Trucking is on the upswing, according to a new report from an industry research firm.
ACT Research said two measures of the industry’s overall health have rapidly improved.
The firm’s volume index, which measures the amount of loads trucking companies have been hired to deliver, surged to 75 in October, nearly 20 points higher compared with the same reading last year.
The index is at its highest level since March 2011, ACT said Thursday.
ACT’s pricing index, which measures freight rates, also jumped to 75 in October, its highest level since April 2011, and more than 22 points higher than the same month a year ago. Prices are rising as freight demand increases, said Tim Denoyer, vice president and senior analyst for ACT Research.
The research firm based its results on surveys of 75 to 100 trucking fleets.
A lack of available drivers continues to plague the industry, motor carriers said in the survey. As the economy improves, truckers are pursuing new jobs in other industries.
“October demand was strong, rates are up, but still no drivers,” one survey respondent said. Another trucking executive responded that “hiring drivers is absolutely the most critical initiative for us in 2018.”
In other data, ACT said soaring trailer sales also demonstrate growth in the trucking industry.
The research firm said Thursday that trailer orders for October were up 28 percent from the prior month to 32,000 units. Orders are up 50 percent compared with the same month a year earlier. That’s an indication that motor carriers are adding capacity to meet the increased freight volume, ACT said.
“The industry order season is off to a solid start, with a surge in dry van orders providing most of the momentum last month,” said Frank Maly, director of commercial vehicle transportation analysis and research for ACT. “At this point last year, the industry was in a bit of a holding pattern with pre-election jitters keeping some fleets sidelined.”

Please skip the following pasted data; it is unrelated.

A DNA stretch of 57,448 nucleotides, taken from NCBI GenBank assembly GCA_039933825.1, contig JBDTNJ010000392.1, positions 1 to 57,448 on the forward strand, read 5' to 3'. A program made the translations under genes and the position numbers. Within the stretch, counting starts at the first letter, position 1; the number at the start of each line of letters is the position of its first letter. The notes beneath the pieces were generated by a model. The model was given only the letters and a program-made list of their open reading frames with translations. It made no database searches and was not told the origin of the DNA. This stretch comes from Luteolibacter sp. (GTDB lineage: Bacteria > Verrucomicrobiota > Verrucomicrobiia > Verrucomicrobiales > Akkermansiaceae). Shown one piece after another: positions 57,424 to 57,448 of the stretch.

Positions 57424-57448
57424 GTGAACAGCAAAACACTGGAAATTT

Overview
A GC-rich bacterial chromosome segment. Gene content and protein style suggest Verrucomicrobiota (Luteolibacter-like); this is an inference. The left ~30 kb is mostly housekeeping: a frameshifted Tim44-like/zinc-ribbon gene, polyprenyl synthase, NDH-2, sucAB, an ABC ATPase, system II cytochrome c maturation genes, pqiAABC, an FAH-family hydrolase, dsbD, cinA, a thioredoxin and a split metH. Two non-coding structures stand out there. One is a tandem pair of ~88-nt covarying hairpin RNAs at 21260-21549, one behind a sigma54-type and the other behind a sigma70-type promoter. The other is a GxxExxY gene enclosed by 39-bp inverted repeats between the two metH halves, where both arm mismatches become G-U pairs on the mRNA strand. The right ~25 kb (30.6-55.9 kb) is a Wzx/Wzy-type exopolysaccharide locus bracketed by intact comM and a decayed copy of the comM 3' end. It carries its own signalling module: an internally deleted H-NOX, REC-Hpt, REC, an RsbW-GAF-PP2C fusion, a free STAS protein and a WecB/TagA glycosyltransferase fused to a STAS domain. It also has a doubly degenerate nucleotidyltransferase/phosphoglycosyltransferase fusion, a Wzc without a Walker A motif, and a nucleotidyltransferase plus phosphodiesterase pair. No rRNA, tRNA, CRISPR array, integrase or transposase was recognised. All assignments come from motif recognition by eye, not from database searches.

A federal appeals court ruling regarding semi-truck trailers may also have boosted sales.
In late October, a federal appeals court granted a petition filed by the trailer manufacturers to temporarily halt new emissions standards set by the Environmental Protection Agency until further review by the agency.
The Truck Trailer Manufacturers Association, or TTMA, located in Gainesville, Va., argued in its petition filed late last year that the EPA had overstepped its statutory authority because trailers produce no emissions.
This ruling “likely alleviated some new year market uncertainty and could have helped finalize some fleet investment decisions as the month closed,” Maly said.
The latest round of greenhouse gas emissions standards would have required trailer manufacturers to abide by strict new design standards, starting in January.
Through the first 10 months of the year, the industry booked more than 226,000 net orders, up almost 45 percent from the same period a year ago.
“At October’s build rate, the current order board would take the industry through most of next year’s first quarter,” Maly said.